An Interview with Nobel Laureate A. Michael Spence
For decades, GDP was the measure of all things. Government leaders relied heavily on GDP growth—or the lack thereof—as a barometer of their policies' success. But over the past several years, measures such as well-being (essentially, the quality of life in a given country) have taken on increasing importance. Among the most vocal supporters of that broader view is A. Michael Spence, Nobel laureate and professor of economics at the Stern School of Business at New York University.
As chairman of the Commission on Growth and Development from 2006 to 2010, Spence helped lead an effort to understand which policies and strategies drive rapid and sustained economic growth and poverty reduction. This effort was based on the view that rising prosperity and expanding economic opportunity create the opportunity to address difficult challenges such as environmental degradation, poverty, and the wide disparity in living standards within and across countries.
Spence's work underscores one of his core beliefs, that governance and smart policymaking play a critical role in raising levels of well-being. In 2001, he was the winner—along with economists George A. Akerlof and Joseph E. Stiglitz—of the Nobel Memorial Prize in Economic Sciences for work in the area of asymmetric information. Recently, Spence and BCG senior partner Douglas Beal met to discuss the increasing attention being paid worldwide to well-being, the critical role of governance in raising living standards, and what government leaders can do to maximize the impact of their policies. Edited excerpts of their conversation follow.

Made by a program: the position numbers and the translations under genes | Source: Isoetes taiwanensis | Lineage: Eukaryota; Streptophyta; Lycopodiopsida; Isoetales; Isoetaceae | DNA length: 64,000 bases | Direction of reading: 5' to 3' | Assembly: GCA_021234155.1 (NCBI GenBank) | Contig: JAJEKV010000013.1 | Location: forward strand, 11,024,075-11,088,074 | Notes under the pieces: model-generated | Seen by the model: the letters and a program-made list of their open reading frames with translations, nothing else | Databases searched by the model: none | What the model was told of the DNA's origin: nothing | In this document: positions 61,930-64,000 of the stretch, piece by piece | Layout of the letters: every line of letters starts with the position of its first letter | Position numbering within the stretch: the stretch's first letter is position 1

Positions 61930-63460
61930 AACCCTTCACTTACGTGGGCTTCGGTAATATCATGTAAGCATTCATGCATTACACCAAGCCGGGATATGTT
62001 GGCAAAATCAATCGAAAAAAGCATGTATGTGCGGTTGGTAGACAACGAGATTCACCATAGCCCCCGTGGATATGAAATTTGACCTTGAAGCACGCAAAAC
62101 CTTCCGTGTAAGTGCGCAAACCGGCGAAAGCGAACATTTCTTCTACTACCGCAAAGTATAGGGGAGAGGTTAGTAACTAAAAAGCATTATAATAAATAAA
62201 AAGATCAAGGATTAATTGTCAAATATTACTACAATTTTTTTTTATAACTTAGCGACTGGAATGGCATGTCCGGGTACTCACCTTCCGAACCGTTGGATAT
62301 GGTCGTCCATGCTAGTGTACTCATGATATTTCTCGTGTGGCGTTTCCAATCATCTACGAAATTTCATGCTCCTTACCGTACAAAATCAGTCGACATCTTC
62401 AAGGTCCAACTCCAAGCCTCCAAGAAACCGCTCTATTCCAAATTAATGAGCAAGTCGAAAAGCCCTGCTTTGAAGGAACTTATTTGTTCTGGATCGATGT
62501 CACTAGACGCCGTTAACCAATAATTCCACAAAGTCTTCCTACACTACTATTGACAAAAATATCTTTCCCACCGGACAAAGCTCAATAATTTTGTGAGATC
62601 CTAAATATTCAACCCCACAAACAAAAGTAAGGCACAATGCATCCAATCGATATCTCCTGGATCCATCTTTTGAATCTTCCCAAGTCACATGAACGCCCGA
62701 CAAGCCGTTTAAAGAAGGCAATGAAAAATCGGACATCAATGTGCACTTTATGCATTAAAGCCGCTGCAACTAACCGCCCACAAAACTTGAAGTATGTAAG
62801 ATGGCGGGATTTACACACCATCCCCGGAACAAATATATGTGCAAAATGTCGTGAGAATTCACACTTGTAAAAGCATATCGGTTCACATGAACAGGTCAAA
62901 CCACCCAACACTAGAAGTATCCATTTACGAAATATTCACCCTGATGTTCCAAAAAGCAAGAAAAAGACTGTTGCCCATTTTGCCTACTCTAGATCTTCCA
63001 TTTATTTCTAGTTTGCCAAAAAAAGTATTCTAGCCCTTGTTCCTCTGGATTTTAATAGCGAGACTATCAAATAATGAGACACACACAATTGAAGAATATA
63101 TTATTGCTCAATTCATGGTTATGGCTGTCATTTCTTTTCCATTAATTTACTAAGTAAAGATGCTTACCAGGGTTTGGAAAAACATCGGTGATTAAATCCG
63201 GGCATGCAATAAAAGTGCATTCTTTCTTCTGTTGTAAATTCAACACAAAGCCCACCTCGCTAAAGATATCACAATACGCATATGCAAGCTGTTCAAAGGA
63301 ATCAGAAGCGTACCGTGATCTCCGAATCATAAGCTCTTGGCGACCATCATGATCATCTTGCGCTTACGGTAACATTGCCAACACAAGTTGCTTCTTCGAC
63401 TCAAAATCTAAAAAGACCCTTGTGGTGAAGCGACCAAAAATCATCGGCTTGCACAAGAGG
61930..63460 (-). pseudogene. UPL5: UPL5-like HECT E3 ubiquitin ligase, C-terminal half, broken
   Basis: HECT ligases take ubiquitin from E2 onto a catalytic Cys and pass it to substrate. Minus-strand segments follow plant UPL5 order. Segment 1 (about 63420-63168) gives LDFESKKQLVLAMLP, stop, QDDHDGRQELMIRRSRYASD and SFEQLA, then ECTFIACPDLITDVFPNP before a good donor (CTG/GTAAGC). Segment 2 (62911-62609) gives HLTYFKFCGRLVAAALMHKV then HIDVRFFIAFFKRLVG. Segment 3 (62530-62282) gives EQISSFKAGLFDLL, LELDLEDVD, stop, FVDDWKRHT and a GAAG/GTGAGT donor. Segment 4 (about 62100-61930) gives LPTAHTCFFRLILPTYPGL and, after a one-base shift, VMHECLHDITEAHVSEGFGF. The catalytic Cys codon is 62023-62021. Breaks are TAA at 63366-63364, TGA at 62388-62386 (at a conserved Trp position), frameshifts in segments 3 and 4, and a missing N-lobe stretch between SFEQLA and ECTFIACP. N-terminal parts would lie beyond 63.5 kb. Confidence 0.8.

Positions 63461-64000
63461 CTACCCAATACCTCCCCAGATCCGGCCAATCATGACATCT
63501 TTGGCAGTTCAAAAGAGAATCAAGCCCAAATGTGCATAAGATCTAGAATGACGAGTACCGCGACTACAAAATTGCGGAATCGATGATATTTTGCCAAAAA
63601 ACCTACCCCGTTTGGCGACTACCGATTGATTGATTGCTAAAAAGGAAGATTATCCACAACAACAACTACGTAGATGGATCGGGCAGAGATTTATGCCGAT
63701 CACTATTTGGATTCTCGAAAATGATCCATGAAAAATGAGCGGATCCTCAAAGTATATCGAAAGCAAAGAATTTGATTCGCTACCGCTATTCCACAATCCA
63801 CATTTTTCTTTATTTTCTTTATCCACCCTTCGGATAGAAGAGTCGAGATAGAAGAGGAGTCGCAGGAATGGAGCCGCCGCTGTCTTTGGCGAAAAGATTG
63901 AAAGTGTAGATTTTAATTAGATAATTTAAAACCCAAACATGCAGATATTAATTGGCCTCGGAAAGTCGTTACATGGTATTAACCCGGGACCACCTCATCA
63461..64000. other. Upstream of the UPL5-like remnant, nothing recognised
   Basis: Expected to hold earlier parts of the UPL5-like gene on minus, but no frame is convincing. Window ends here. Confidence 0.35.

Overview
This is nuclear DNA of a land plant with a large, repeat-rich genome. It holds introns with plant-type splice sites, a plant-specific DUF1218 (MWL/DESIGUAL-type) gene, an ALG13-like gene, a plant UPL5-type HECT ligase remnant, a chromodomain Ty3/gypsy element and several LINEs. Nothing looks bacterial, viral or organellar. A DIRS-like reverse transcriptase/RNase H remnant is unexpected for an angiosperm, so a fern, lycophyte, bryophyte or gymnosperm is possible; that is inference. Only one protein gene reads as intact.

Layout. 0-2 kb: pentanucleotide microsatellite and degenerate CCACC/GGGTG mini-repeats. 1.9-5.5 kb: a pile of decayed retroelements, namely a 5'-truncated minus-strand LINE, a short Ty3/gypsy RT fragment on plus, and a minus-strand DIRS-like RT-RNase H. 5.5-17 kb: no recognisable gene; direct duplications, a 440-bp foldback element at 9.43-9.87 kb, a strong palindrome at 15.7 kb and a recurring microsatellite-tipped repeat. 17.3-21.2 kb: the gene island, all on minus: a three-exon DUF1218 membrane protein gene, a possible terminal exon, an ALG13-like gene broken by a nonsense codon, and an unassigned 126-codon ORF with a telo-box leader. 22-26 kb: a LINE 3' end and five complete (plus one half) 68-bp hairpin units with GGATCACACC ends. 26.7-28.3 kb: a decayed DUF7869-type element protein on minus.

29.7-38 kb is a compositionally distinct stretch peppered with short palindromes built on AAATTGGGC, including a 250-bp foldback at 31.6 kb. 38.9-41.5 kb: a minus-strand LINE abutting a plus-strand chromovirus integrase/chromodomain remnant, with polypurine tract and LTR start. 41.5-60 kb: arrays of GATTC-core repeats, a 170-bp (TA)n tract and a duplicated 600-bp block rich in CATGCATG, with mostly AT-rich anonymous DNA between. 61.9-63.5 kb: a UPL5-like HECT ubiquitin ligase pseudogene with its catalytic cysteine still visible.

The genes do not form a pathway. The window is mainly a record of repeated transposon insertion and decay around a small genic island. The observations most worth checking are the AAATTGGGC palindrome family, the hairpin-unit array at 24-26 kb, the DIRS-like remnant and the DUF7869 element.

World Health Organization: Rio Political Declaration on Social Determinants of Health (Website)
World Health Organization: CLOSING THE GAP: Policy Into Practice on Social Determinants of Health (Paper 2008)
Better Life Initiative: Measuring Well-Being and Progress Are our lives getting better? How can policies improve our lives? Are we measuring the right things? The OECD Better Life Initiative and the work program on Measuring Well-Being and Progress answer these questions. They allow understanding what drives the well-being of people and nations and what needs to be done to achieve greater progress for all.
Better Life Index: This Index allows you to compare well-being across countries, based on 11 topics the OECD has identified as essential, in the areas of material living conditions and quality of life.
Pan American Health Organization: Regional Briefing on the Social Determinants of Health in the Americas (PDF 2012)
ONS is developing new measures of national well-being. The aim is to provide a fuller picture of how society is doing by supplementing existing economic, social and environmental measures. Developing better measures of well-being is a long-term program. ONS is committed to sharing ideas and proposals widely to ensure that the measures are relevant and founded on what matters to people.
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